Sports Medicine Physicians Coeur D Alene ID

Local resource for sports medicine physicians in Coeur D Alene. Includes detailed information on local businesses that provide access to physical therapy and sports health, as well as advice and content on injury prevention and recovery.

Physical Therapy Center
(208) 329-6616
185 W 4th Ave #C
Post Falls, ID
Hours
Monday 7:00 AM - 7:00 PM
Tuesday 7:00 AM - 7:00 PM
Wednesday 7:00 AM - 7:00 PM
Thursday 7:00 AM - 7:00 PM
Friday 8:00 AM - 12:00 PM
Saturday Closed
Sunday Closed
Services
Certified Strength and Conditioning Specialist, Geriatrics, Geriatrics Certified Specialist , Manual Therapy, McKenzie Certified Clinic, Neuro Rehabilitation, Orthopedic Care, Physical Therapists, Sports Medicine, TMJ Dysfunction Program, Workers Comp/Rehabilitation

Craig James Davidson, MD
(425) 483-7977
9845 N Circle Dr
Hayden Lake, ID
Specialties
Family Practice, Sports Medicine-Family Practice
Gender
Male
Education
Medical School: Univ Of Ia Coll Of Med, Iowa City Ia 52242
Graduation Year: 1990

Data Provided By:
Patrick Zim Pearce, MD
(509) 459-9010
24503 E Tum Tum Dr
Liberty Lake, WA
Specialties
Family Practice, Sports Medicine-Family Practice
Gender
Male
Education
Medical School: Univ Of Wa Sch Of Med, Seattle Wa 98195
Graduation Year: 1980

Data Provided By:
Tyler Baxter, DPT, ATC/L, CSCS
(208) 773-8111
1101 E. Polston Ave., Suite A
Post Falls, ID
Specialty
Physical Therapist, Doctor of Physical TherapyCertified Athletic TrainerCertified Strength and Conditioning Specialist

Ironwood Drive Physical Thrpy
(208) 667-6264
2180 W Ironwood Center Dr
Coeur D Alene, ID

Data Provided By:
Michael A Ludwig
(208) 765-9100
3320 N Grand Mill Ln
Coeur D Alene, ID
Specialty
Physical Medicine and Rehabilitation

Data Provided By:
Timothy Manson
(509) 444-8708
2207 N Molter Rd
Liberty Lake, WA
Specialty
Family Practice, Sports Medicine

Data Provided By:
Richard Brauer Caldwell, MD
(208) 664-3604
24379 N McCoy Rd
Athol, ID
Specialties
Family Practice, Sports Medicine-Family Practice
Gender
Male
Education
Medical School: In Univ Sch Of Med, Indianapolis In 46202
Graduation Year: 1968
Hospital
Hospital: Kootenai Med Ctr, Coeur D Alene, Id
Group Practice: Caldwell & Downs Family Prac

Data Provided By:
Dynamic Health
(208) 765-8061
206 W Ironwood Dr Ste 100
Coeur D Alene, ID

Data Provided By:
Physical Therapy & Sports
(208) 664-1119
850 W Ironwood Dr Ste 103
Coeur D Alene, ID

Data Provided By:
Data Provided By:

How to Use Ice in the Treatment of Sports Injuries

By Nadine Currie Jackson
 

Using a cup for icing and injured ankle

A cup of frozen water makes ice massage easy.
Photo: Nadine Currie Jackson

 

Tell an injured skater to try icing, and you're liable to get the cold shoulder. "I don't like to ice," they often say. "It's cold and uncomfortable."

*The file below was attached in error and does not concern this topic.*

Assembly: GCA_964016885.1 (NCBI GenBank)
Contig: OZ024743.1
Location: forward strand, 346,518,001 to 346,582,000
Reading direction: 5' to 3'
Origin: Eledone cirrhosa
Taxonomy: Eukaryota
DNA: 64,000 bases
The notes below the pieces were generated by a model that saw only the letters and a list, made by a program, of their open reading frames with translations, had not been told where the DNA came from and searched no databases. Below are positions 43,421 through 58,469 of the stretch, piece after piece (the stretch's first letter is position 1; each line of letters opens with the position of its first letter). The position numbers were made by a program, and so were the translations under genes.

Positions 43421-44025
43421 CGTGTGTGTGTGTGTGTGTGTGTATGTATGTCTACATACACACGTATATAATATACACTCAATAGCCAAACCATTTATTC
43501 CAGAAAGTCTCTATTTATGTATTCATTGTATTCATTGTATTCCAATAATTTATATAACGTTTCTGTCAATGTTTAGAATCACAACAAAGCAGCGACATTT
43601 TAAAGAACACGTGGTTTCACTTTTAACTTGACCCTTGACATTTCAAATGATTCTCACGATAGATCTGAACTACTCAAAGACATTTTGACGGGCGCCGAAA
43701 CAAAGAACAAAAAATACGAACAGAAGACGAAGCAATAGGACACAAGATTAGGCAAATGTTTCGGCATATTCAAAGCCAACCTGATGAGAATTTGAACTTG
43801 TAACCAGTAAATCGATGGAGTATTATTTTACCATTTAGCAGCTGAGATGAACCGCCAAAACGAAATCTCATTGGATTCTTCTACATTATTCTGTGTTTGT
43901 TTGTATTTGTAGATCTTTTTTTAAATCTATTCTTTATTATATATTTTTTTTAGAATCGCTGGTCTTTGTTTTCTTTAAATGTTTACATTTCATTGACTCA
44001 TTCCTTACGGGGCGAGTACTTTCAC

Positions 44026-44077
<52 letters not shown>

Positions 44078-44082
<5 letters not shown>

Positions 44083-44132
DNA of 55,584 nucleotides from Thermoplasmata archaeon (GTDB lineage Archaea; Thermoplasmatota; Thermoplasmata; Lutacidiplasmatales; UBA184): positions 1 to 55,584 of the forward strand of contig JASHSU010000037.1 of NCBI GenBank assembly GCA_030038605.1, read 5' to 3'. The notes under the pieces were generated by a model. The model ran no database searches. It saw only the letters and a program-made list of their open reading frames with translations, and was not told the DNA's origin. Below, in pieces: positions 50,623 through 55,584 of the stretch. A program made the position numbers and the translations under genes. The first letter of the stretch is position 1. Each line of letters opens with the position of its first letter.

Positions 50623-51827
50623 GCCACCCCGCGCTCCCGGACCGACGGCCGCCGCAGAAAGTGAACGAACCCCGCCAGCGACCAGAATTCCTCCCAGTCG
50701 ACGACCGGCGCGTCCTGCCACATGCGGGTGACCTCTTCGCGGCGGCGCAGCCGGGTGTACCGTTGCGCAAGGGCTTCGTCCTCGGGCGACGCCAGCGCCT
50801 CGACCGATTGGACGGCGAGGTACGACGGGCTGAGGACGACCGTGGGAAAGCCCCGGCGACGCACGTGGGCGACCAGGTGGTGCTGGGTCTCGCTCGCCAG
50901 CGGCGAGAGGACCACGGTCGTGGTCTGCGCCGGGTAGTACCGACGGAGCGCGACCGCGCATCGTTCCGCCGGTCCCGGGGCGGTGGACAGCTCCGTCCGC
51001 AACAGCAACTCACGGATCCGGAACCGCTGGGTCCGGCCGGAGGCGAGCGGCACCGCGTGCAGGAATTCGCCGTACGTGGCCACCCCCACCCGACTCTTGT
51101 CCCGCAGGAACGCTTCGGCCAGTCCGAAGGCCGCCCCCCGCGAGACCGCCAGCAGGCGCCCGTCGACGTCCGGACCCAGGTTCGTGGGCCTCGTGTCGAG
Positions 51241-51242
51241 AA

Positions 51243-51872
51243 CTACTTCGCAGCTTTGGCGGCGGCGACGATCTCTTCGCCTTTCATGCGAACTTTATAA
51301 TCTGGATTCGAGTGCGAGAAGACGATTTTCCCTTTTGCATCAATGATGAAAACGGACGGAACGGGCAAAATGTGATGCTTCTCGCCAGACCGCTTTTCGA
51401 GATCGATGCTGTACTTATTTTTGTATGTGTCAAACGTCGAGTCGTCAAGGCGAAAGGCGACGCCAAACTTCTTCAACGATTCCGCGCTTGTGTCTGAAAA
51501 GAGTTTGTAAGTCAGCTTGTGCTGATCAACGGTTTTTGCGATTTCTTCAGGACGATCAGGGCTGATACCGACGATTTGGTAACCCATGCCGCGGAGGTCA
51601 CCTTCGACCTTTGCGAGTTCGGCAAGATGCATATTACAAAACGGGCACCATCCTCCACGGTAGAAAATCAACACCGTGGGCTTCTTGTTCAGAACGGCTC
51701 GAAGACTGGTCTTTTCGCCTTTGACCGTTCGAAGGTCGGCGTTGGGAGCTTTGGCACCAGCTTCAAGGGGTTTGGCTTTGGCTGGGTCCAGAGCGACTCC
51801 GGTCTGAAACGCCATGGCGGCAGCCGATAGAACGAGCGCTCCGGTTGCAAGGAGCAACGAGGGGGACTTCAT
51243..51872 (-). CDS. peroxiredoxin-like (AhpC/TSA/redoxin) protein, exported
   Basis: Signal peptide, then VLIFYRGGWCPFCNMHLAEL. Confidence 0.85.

True enough. But it's also one of the best ways to treat many common sports injuries. Cold therapy (also known as cryotherapy) reduces inflammation and pain and can speed up the healing process. On top of that, it's easy and cheap.

When To Ice

Icing is effective in the treatment of both acute and chronic soft-tissue injuries, including bruises, sprains and pulled (or just sore) muscles. In fact, it's good for just about any injury that involves inflammation.

Signs of inflammation include redness, pain and warmth. But these are also symptoms of infection. So if you have these symptoms and haven't experienced some kind of trauma, consult a doctor immediately.

How to ice...

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The Skating Hangover

By Nadine Currie Jackson
 

Getting a massage

One good way to treat Delayed Onset Muscle Soreness is with massage.

After a hard skate do you sometimes feel like the Tin Man from the Wizard of Oz? Hardly able to move? Your muscles tight and screaming? You've got a skating hangover — also known as Delayed Muscle Onset Soreness, or DOMS.

What's going on?

When you push yourself hard in anything physical, the exertion rips microscopic tears in the muscles involved. This typically happens when you start a new exercise routine or push your muscles beyond what they are used to. The result is pain, usually low-grade, dull and achy, which temporarily limits your range of motion and may cause weakness.

What to do about DOMS?

This part is easy. Simply give your muscles enough time to heal and rebuild. Full recovery usually takes 24 to 48 hours. But in my experience, the healthier the person, the quicker they recover.

What you eat after your workout ( post-workout nutrition )...

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When Can I Start Skating Again After a Knee Injury

July 8, 2009

How Do I Recover From a Knee Injury?

QHello, Bill: Years ago, I hurt my left knee skiing. The doctor told me to work it off. So I continued using it, though I could feel that it wasn't quite right. Finally last June, something popped in my knee, causing intense pain. I got an MRI and was given two choices: live with it or have it repaired arthroscopically. I tried living with it, but every time I pushed hard while skating, it would ache for a week. So I decided to have it "scoped." My question is how long will I have to recuperate before I can safely return to skating? Thank you, Norm, British Columbia

Hi, Norm: First off, take the advice of qualified medical people, preferably with specialties in sports medicine. These days, there are sports-medicine specialists all over the world.

We are lucky in Switzerland. W...

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